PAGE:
OBJECTIVE: To investigate preferences for fertility treatment from the Australian general population with the aims of calculating the willingness to pay in tax contribution for attributes (characteristics) that make up treatment and for an 'ideal' fertility treatment program. We also assessed whether willingness to pay varies by the relationship status or sexual orientation of the patient.
METHODS: A stated preference discrete choice experiment was administered to a panel of 801 individuals representative of the Australian general population. Seven attributes of fertility treatment under three broad categories were included: outcome, process, and cost. Attributes were identified through published literature, focus group discussions, expert knowledge, and a pilot study. A Bayesian fractional experimental design was used, and data analysis was performed using a generalised multinomial logit model. Further analyses included interaction terms and latent class modelling.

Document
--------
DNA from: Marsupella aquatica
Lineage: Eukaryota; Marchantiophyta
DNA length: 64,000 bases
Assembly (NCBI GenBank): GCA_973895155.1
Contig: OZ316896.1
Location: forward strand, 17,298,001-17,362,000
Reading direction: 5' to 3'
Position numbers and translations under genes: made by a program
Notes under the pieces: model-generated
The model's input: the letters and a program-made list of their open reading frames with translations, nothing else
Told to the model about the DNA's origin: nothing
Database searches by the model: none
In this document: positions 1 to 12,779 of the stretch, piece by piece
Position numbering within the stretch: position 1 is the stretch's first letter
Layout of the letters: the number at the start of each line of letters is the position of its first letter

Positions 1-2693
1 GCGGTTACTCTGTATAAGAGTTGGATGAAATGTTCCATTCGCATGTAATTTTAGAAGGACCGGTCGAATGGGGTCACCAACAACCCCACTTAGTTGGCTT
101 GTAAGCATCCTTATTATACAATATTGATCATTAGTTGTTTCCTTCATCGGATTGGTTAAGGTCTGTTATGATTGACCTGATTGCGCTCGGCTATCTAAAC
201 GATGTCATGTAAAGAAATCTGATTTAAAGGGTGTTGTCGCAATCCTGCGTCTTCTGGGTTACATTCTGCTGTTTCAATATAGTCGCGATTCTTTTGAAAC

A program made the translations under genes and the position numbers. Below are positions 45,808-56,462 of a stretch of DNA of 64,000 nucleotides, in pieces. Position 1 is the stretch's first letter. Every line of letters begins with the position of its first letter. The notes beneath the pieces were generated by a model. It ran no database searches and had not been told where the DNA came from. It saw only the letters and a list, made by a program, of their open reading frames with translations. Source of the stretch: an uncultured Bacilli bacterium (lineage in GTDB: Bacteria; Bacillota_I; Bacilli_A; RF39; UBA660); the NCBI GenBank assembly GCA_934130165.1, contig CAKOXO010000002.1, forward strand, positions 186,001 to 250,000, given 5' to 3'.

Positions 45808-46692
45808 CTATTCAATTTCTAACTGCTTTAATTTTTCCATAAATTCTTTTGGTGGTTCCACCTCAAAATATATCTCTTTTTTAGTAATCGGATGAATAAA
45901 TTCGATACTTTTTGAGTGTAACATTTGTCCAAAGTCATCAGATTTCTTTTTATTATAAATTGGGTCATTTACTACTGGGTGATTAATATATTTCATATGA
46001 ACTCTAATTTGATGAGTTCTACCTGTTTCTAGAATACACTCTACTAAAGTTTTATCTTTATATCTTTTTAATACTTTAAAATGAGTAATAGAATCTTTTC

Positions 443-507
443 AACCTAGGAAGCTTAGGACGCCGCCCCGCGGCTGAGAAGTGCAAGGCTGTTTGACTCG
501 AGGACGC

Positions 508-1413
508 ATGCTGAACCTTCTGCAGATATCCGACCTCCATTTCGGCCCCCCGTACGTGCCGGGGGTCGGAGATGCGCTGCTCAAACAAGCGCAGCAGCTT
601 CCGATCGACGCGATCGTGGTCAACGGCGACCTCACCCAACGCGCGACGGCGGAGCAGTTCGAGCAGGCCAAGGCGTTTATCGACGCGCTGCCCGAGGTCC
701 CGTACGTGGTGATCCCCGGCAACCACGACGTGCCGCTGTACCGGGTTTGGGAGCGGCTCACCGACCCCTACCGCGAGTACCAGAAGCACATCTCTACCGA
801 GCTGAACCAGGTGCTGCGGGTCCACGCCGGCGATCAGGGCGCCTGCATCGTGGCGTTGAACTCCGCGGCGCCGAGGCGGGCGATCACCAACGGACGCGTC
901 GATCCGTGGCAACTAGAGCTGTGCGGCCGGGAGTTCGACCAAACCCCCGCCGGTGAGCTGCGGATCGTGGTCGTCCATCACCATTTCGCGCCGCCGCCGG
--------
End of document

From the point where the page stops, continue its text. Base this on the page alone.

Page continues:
RESULTS: Six of the seven attributes influenced the choice of a treatment program. Under process attributes, individuals preferred: continuity of care of clinic staff, where patients are seen by the same doctor but different nurses at each visit; 'alternative' treatments being offered to all patients; and onsite clinic counselling and peer-support groups. Personalisation and tailoring of the treatment journey were not important. Among outcome attributes, improved success rate of having a baby per cycle and significant side-effects were considered important. Cost of treatment also influenced the choice of treatment program. Individual preferences for fertility treatment were not associated with patients' relationship status or sexual orientation. Latent class modelling revealed sub-groups with distinct fertility treatment preferences.
CONCLUSION: This study provides important insights into the attributes that influence the preferences of fertility treatment in Australia. It also estimates socially-inclusive willingness to pay values in tax contributions for an 'ideal' package of treatment. The results can inform economic evaluations of fertility treatment programs.